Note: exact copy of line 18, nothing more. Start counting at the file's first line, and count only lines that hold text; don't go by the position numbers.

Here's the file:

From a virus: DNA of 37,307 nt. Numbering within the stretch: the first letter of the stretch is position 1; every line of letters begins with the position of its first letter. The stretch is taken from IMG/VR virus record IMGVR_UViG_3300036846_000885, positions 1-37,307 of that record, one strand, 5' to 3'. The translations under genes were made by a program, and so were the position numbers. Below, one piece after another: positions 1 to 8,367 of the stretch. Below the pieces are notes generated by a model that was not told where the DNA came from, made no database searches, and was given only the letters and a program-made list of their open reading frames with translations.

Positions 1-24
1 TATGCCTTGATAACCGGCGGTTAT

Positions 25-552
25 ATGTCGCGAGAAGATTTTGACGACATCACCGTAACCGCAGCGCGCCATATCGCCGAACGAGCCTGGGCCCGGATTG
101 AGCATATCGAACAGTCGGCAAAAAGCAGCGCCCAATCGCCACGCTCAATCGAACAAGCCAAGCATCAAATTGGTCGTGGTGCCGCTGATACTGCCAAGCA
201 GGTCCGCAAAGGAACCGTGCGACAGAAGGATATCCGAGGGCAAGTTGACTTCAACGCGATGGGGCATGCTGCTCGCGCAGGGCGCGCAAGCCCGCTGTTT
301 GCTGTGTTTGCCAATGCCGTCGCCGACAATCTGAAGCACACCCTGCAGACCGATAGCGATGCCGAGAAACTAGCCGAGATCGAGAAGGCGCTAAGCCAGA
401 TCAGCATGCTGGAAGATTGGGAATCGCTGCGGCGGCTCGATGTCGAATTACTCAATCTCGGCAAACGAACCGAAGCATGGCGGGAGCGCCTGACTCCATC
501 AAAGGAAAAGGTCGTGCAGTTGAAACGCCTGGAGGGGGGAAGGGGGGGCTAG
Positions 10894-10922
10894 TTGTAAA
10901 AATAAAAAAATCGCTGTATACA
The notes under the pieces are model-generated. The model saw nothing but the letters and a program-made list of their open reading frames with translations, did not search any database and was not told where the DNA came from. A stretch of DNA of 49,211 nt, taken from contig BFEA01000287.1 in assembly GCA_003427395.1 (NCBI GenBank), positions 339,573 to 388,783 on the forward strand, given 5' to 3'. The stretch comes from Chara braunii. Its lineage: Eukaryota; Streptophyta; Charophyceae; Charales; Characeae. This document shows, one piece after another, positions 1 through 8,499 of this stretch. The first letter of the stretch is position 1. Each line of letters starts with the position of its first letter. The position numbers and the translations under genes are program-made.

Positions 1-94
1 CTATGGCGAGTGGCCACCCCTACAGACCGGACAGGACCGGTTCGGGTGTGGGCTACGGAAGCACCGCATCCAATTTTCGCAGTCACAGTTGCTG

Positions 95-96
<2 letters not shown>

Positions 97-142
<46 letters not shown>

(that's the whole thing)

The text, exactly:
<2 letters not shown>